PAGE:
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Feed bunk restrictions influence dairy heifer growth

TAGS: Dairy
Shutterstock dairy cows eating silage-shutterstock_24145258.jpg
Acceptable growth performance may be achieved in pregnant Holstein heifers limit-fed high-forage diets.

Managing dairy heifers, especially bred heifers, means maintaining an appropriate balance between the heifer's requirements for growth while limiting excessive conditioning, which may affect performance in subsequent lactations.

Researchers W.K. Coblentz with the U.S. Dairy Forage Research Center and M.S. Akins and N.M. Esser with the University of Wisconsin recently studied the effects of feed bunk management and feed push-up frequency on the growth performance of pregnant Holstein dairy heifers.

Coblentz et al. noted that, conceptually, there are two feeding strategies for avoiding over-conditioning in dairy heifers that can be problematic for pregnant dairy heifers, which have reduced dietary energy density requirements relative to younger animals: (1) diluting the ad libitum-fed diet with low-energy forages, or (2) offering a diet with greater nutrient density but intentionally restricting the dry matter available for consumption (limit feeding).

For their study, Coblentz et al. enrolled 128 Holstein heifers (initial bodyweight of about 434 kg), which were blocked by weight and assigned to one of 16 identical research pens, with four pens per weight block and eight heifers per pen.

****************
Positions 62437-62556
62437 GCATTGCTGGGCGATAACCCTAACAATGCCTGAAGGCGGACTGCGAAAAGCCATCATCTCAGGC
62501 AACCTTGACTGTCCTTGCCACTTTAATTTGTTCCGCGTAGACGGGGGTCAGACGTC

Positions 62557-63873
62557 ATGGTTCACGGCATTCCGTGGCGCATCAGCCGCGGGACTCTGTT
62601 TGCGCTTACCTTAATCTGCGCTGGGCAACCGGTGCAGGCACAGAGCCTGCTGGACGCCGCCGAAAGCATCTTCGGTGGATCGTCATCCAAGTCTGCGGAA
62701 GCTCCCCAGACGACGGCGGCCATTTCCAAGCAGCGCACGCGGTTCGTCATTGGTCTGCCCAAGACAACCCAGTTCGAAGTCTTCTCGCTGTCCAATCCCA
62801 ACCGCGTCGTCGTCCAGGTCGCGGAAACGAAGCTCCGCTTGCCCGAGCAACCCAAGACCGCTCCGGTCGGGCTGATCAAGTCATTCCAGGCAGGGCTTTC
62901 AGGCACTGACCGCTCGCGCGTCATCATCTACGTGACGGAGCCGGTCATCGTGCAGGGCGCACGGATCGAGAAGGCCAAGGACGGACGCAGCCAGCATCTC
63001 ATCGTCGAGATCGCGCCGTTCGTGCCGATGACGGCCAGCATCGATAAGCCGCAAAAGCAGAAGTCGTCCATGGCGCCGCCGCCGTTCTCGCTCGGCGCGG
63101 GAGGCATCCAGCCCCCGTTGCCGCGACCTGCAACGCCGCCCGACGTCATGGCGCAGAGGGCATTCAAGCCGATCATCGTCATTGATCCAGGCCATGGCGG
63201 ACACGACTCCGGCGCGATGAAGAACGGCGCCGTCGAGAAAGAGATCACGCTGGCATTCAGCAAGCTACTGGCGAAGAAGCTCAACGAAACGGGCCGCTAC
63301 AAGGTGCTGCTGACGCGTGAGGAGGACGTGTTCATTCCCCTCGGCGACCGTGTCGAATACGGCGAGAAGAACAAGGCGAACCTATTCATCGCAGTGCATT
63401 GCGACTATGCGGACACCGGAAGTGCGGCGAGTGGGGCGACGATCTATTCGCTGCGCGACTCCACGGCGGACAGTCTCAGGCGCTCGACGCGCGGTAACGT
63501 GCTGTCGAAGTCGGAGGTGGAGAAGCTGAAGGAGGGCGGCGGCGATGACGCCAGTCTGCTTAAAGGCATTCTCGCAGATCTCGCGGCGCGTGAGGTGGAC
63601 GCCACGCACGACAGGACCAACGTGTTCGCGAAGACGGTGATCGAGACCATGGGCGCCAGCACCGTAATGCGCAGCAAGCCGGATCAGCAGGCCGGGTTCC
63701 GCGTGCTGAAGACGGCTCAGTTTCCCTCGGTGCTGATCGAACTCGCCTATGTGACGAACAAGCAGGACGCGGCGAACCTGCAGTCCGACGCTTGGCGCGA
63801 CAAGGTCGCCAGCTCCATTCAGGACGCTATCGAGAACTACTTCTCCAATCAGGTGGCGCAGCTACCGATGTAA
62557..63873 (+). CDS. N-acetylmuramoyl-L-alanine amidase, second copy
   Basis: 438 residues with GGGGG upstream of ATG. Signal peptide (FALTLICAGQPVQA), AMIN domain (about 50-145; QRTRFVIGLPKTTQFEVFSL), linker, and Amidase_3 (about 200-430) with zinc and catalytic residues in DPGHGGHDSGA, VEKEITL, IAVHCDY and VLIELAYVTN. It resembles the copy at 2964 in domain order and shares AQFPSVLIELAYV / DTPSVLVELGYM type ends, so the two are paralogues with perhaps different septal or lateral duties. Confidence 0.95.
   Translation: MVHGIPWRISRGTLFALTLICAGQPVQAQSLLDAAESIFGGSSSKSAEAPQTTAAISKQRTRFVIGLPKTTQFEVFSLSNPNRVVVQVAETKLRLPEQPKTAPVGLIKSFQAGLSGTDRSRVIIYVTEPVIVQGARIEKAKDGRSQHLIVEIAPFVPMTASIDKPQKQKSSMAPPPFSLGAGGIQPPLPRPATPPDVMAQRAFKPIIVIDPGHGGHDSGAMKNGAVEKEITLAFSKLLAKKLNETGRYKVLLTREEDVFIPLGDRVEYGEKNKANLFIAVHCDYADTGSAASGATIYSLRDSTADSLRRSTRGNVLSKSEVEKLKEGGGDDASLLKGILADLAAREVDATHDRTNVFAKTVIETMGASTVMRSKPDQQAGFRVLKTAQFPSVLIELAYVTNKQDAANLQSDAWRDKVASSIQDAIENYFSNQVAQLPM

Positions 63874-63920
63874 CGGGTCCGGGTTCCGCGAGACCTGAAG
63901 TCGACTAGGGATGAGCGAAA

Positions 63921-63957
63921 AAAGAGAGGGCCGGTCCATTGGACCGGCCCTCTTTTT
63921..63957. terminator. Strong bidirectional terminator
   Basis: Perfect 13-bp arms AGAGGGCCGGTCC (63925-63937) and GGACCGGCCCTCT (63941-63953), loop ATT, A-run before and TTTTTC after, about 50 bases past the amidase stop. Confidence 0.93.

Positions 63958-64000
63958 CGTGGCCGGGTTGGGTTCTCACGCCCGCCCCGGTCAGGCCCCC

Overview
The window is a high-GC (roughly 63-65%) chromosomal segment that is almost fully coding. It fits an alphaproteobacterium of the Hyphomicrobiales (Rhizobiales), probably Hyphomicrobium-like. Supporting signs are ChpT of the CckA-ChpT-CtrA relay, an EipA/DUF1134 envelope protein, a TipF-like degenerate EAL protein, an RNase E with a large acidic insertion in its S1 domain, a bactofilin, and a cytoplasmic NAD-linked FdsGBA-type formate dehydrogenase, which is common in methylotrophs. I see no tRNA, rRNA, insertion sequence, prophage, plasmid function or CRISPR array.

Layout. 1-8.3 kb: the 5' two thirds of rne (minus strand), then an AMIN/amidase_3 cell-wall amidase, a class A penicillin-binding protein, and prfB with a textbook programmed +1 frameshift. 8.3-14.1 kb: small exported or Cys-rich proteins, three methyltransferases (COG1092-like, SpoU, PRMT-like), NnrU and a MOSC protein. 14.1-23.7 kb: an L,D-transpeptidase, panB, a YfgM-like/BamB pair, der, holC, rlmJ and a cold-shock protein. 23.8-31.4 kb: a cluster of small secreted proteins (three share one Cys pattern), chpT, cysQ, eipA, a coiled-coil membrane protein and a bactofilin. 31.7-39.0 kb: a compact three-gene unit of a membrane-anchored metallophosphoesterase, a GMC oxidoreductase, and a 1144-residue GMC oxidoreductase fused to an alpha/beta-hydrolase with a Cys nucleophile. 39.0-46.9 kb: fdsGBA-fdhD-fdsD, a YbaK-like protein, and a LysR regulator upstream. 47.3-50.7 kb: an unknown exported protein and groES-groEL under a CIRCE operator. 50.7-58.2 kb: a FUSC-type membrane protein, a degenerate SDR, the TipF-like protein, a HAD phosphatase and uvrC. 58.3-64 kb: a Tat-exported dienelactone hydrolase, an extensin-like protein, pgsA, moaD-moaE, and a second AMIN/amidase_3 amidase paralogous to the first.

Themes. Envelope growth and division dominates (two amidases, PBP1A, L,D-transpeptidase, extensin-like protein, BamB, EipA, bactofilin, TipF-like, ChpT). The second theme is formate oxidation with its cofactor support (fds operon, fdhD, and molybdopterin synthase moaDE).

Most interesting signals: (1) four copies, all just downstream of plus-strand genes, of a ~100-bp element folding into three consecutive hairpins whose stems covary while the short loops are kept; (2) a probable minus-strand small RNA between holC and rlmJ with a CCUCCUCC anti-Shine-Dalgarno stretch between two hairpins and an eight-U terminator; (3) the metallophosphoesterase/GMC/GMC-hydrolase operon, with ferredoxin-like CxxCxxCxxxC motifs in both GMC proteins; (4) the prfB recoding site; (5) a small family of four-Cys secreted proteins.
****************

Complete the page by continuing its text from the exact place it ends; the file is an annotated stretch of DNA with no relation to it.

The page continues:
Within each block, a 2 x 2 factorial arrangement of treatments was assigned; treatments consisted of full or restricted feed bunk access and feed push-up frequency of 1.5-hour or 3.0-hour intervals, the researchers said. The restricted treatment was applied by covering two of the eight head-locking feed gates in assigned pens with plywood partitions, thereby creating a feed bunk stocking rate of 133%.

A total mixed ration diet composed of alfalfa haylage (60.5%), corn silage (38.0%) and mineral (1.5%) was offered once daily for 91 days, the researchers said, noting that daily feed allotments were generally consumed entirely within nine hours of feeding.

According to Coblentz et al., nutrient intakes were not affected by push-up frequency or the interaction of main effects, but all intakes were affected by feed bunk access, except for dry matter and neutral detergent fiber expressed as a percentage of bodyweight (overall means = 1.93% and 0.80%, respectively).

They explained that in each case, intakes for full feed bunk access were greater than those observed for the restricted treatment; for dry matter intake, this amounted to a difference of 0.20 kg per day between those main-effect treatments.

After 91 days, heifers without feed bunk restriction exhibited greater final bodyweight, but total gain and average daily gain differed only numerically between the full-access and restricted treatments, Coblentz et al. reported.

They noted that in this trial, heifer bodyweights were relatively uniform within each pen, and head-locking feed gates were used, which also provided some protection from adjacent aggressive heifers, suggesting that such measures influenced the amount of stress the heifers were under.

Coblentz et al. concluded that heifers can exhibit acceptable growth performance on high-forage diets in a limit-feeding program that includes moderate feed bunk restriction, provided that other stressors are minimized.

The research was recently published in the Journal of Dairy Science.

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